I just want help with the things I can’t manage alone.

Is not living in pain too much to ask for?

Sincerely,

Someone who just needs help.

 

 

 

 

 

 

 

Thank You, Chester.

This week has been really tough for me.

On Thursday night I heard the news and broke down. A friend or a family member didn’t die. One of my saviours did.

Many moons ago, I was an angry teenager. I was angry at myself and at the world. As an adopted person, you ask so many questions. Why me? Why wasn’t I good enough to keep? In addition to the pain of abandonment, I always felt different. Something was never quite right. I couldn’t do things other people could. My frustrations came out as anger.

I felt alone and out of place, no matter who I was with.

At 16 I was on a path of self destruction, everyone was out to get me, or so I believed. The world was a crappy place and I was just surviving in it. I felt no one really cared and ignored the pain I was going through. Maybe they just didn’t see it. I don’t know.

I am not a creative person, I am not spectacular in anyway, I’m not talented at many things. I couldn’t throw myself into something to escape the pain.

I cut myself, I drank and I did things that were not good for me. Why wasn’t life as easy for me as it was for others, I thought to myself.

In 2000, I was just 13 years old. I was into all kinds of music. Nothing really spoke to me yet. That’s when I fell in love with rock and metal. Hybrid Theory was nothing I had ever heard. I began listening to Metallica, Smashing Pumpkins, Nirvana. I had been previously exposed to their music as a child but now, I appreciated it. Your music led me to some of those most amazing music that has ever graced the world.

But three years later when my pain was increasing (both physically and mentally), Linkin Park was the band I turned to. Hybrid Theory has been one of my all time favourite albums but it was Meteora that sang to me. In particular the songs ‘Somewhere I belong’ and ‘Numb’.

“I wanna feel what I’ve wanted all along, somewhere I belong.”

It’s as though you felt all the things I felt. For the first time in my life, someone was saying all the things I didn’t have the ability to put into words.

That song was on a loop, at full volume for months on end.

When I felt like dying, it was your music that calmed me. You were one of the reasons for pulling me out of that state. Seeing you play in the RDS while supporting Metallica was one of best days of my life. So not only did your music save me, you gave me great memories.

Now? Yeah, I still feel different, unspectacular and angry at the world but now I know that no matter what, music will always be there to pull me back as well the people who get me. I wouldn’t have known that if it was for your voice.

Even now, when my mental health is suffering, I know that even though you’re gone, you’ll still be there to sing what I’m feeling. Right now ‘Heavy’ is my go to song. I can’t help but cry when I listen to it, knowing how things ended.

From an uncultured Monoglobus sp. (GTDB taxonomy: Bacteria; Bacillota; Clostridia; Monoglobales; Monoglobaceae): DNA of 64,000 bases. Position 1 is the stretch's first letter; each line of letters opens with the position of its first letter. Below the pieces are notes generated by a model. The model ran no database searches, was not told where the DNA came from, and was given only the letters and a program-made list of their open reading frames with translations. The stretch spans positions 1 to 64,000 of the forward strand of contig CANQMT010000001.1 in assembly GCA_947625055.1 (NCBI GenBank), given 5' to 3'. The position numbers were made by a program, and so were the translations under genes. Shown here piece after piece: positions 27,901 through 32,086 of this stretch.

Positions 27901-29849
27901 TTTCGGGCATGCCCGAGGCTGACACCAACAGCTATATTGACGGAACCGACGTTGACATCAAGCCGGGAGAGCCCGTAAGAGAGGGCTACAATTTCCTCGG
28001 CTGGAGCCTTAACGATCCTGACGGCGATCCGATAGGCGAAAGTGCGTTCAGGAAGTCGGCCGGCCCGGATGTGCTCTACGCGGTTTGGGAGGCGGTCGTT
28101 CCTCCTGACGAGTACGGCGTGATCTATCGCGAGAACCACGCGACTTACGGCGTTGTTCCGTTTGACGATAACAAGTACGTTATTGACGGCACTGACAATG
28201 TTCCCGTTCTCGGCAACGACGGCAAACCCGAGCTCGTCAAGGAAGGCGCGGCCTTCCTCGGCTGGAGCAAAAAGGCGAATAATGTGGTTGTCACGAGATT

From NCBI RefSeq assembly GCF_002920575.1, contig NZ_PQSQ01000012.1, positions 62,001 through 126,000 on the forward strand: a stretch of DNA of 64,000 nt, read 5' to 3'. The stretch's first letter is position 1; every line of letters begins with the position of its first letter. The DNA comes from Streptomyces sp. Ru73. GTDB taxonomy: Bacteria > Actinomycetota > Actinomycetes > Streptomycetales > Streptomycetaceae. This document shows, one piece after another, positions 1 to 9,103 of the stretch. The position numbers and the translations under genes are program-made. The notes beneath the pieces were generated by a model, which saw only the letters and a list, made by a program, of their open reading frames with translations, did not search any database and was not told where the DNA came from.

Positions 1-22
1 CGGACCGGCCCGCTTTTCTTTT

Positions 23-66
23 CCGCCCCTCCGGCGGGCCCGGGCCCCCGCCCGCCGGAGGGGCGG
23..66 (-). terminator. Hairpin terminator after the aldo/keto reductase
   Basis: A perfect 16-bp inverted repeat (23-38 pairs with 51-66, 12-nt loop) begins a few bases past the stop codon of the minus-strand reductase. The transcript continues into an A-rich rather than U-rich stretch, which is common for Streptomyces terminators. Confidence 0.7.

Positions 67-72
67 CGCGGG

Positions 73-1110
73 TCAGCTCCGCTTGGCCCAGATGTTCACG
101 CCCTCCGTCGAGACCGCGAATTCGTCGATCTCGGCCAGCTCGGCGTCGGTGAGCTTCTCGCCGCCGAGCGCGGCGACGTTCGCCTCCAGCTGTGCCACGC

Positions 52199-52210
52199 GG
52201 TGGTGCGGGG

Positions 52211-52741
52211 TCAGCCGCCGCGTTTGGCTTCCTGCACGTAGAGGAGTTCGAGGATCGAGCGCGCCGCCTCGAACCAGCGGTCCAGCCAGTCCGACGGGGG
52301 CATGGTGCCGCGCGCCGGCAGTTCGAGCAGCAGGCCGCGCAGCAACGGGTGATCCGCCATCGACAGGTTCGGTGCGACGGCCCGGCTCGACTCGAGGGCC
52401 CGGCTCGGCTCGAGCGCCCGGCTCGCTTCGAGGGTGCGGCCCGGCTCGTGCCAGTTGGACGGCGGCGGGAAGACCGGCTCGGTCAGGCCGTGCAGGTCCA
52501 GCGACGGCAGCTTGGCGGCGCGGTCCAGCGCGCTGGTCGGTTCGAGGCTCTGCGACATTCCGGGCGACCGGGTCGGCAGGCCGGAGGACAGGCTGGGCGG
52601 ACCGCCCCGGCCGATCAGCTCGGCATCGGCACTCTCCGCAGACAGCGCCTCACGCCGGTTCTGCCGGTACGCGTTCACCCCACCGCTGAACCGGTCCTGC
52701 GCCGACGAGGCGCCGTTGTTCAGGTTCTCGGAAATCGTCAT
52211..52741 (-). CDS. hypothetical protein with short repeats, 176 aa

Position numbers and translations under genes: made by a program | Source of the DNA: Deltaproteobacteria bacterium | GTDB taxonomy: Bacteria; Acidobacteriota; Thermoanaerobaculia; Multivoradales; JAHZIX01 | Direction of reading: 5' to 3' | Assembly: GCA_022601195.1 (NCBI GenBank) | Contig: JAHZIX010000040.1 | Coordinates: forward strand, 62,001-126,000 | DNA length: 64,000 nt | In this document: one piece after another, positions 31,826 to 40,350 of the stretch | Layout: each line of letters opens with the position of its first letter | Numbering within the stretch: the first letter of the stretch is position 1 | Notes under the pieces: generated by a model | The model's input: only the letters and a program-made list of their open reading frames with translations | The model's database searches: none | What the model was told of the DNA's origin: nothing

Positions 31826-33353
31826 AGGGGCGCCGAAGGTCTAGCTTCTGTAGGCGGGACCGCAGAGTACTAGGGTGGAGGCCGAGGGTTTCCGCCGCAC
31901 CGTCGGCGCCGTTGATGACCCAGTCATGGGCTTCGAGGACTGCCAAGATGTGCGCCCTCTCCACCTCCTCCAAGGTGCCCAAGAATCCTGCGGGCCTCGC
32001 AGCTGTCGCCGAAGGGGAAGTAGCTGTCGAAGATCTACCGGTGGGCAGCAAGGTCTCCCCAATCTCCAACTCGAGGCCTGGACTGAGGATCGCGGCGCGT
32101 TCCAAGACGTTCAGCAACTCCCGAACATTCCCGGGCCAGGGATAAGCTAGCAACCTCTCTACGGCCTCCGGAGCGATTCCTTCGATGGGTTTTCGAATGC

So thank you Chester for giving us 17 years of your voice. Thank you for making us feel less alone. Thank you for putting into words the things I’ve always thought but couldn’t say. Thank you for creating music that speaks to millions of people who have felt the way I have felt. I have seen posts and talked to many people who were going through terrible times as teenagers. Even in the same school, none of us knew we were all going through stuff and all had the same thoughts and feelings. It just goes to show, you never know what goes on in people’s heads-even if you are in the same room.

I hope, wherever you are, you are at peace. Thank You again, for pulling me back. Your legacy will continue and I hope one day, my own children will find solace in your music when they’re feeling low, if they should feel unable to speak their minds aloud.

Forever Grateful,

Z.M

x

 

 

A letter to my children

 

To my little darlings,

I am here watching you both sleep. It’s 5.06am and I’m awake because I’m in pain. It’s peaceful here with only the sound of you breathing, the cat purring at your feet and the tapping of my fragile fingers on the keyboard.  As I watch over you both, I think of all the things I wish and hope for you and your futures.

I wish that medical professionals will believe you when you tell them there is something wrong. I wish that when you tell your teachers you’re not feeling well, that you will be believed. I wish that when you tell me and your Daddy that you need help, that we can do that and to the best of our ability.

I hope that as you grow up, that we can do everything in our power to prevent you from experiencing the type of pain and anguish that I go through almost every day. I hope that I can be a good enough mom for you both. Most of all, I hope that you won’t grow up to hate me because I was too sick to play or get up out of bed. I hope that you will understand that I didn’t get up out of bed because I was saving my energy to do something fun with you another day.

I pray that you will grow up and live a normal life. I pray you will get the best education, in life and in academia. I pray you will find a job you love but never feel like it is work. I pray you find love, with man or woman and they will accept you with all your flaws and imperfections. I pray that you appreciate them, as I have appreciated your father for loving me, despite the difficult days. I pray they treat you the way your father has so graciously treated me.

slleping zeebra

 

I know that should you experience any of the obstacles that I have faced, you will be far more equipped to deal with them than I ever was. I know you will be strong and determined as you have been in everything you do so far. I know that you will have days where life is just too damn hard, that there seems to be no end to the uphill battle but you will continue on. I know that when you should decide to become parents yourselves that you will know this guilt that I feel now, knowing that it was you who passed on these faulty genes. But, please remember; this is not your fault. You cannot control your genes as I could not control mine.

You begin to stir next to me now. No doubt you are looking for what you affectionately call “mama” as you nuzzle at my chest. And you, my love, at the end of the bed sighing in your sleep as if your dreams are giving you relief.

I want you to know that I love you, deeply and unconditionally. I hope that you know that I’m trying everyday to be the best mom I can and I pray that you will live a healthy, happy life.

All my love,

Mum.